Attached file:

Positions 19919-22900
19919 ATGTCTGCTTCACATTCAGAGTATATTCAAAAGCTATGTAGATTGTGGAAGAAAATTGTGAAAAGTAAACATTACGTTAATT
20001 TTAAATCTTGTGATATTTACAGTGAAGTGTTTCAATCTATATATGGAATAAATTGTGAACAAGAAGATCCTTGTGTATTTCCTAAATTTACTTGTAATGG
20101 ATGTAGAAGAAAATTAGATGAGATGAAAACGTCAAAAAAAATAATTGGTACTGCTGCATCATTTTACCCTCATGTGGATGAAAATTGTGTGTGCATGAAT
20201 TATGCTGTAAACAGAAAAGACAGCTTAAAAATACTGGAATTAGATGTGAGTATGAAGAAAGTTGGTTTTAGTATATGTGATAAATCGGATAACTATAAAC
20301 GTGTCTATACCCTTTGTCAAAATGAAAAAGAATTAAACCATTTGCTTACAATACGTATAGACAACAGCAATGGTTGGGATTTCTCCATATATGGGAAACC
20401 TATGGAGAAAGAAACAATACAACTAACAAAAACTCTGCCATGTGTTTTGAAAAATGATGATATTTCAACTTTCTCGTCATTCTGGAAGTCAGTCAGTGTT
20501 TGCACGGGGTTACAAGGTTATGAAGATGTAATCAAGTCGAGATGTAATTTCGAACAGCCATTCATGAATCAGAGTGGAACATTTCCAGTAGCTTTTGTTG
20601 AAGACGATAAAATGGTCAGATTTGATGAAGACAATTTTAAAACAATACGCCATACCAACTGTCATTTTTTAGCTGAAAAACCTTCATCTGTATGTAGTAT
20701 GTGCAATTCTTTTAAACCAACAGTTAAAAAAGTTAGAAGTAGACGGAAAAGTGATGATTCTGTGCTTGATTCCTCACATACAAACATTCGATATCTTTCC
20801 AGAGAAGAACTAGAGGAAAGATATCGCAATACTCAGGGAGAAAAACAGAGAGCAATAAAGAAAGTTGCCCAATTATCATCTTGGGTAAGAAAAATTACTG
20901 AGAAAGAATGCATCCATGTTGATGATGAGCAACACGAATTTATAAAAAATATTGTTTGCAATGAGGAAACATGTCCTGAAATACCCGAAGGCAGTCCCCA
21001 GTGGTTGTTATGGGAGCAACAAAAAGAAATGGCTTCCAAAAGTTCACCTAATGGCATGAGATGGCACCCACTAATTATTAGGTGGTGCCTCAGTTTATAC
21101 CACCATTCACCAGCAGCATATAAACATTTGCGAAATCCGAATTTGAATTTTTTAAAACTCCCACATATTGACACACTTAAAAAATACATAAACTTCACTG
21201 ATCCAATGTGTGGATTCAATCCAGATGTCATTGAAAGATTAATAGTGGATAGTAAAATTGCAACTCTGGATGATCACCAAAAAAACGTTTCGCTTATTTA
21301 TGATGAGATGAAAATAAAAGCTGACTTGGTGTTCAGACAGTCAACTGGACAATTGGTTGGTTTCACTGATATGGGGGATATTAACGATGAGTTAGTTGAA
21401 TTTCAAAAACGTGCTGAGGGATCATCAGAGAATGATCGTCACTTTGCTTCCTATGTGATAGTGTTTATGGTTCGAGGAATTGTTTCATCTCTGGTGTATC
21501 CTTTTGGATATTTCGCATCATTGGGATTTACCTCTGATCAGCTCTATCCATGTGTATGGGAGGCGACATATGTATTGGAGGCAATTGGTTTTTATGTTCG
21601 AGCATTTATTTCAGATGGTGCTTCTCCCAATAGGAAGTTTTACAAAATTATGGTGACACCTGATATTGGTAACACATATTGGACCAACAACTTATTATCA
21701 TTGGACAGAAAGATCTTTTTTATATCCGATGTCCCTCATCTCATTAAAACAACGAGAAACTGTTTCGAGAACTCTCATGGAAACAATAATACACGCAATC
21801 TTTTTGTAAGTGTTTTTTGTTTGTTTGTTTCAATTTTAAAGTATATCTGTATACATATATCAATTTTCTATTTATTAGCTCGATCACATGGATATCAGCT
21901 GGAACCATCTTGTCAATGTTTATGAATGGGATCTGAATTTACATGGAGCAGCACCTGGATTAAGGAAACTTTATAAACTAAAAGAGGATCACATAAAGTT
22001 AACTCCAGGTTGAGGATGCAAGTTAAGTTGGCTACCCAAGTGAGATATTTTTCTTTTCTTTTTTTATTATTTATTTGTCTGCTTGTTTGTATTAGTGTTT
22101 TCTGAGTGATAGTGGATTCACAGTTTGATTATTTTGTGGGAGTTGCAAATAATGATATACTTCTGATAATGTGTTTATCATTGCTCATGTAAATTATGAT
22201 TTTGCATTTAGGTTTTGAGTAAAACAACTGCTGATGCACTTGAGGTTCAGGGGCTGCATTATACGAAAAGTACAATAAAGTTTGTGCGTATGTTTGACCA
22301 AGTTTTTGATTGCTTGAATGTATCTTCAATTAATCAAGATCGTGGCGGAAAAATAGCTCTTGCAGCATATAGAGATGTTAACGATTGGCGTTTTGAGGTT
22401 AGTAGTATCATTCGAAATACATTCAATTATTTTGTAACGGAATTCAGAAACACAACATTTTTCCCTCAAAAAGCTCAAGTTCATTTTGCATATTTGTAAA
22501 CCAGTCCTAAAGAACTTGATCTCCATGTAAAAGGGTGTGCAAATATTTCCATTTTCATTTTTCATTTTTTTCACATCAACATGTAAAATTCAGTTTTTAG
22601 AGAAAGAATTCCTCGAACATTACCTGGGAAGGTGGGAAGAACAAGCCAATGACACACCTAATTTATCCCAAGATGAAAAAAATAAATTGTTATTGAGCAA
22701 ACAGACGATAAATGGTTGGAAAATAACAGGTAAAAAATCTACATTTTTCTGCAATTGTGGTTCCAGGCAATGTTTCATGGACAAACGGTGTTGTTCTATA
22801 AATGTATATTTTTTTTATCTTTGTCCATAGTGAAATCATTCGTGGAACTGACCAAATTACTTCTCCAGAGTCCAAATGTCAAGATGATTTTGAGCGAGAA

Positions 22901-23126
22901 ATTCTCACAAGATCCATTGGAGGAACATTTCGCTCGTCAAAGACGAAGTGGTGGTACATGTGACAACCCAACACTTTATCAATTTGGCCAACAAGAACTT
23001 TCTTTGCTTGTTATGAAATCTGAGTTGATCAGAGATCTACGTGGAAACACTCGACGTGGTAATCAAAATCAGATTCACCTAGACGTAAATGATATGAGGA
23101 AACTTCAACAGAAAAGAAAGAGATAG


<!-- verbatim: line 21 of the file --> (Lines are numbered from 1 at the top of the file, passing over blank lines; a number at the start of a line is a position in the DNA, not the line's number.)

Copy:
21801 TTTTTGTAAGTGTTTTTTGTTTGTTTGTTTCAATTTTAAAGTATATCTGTATACATATATCAATTTTCTATTTATTAGCTCGATCACATGGATATCAGCT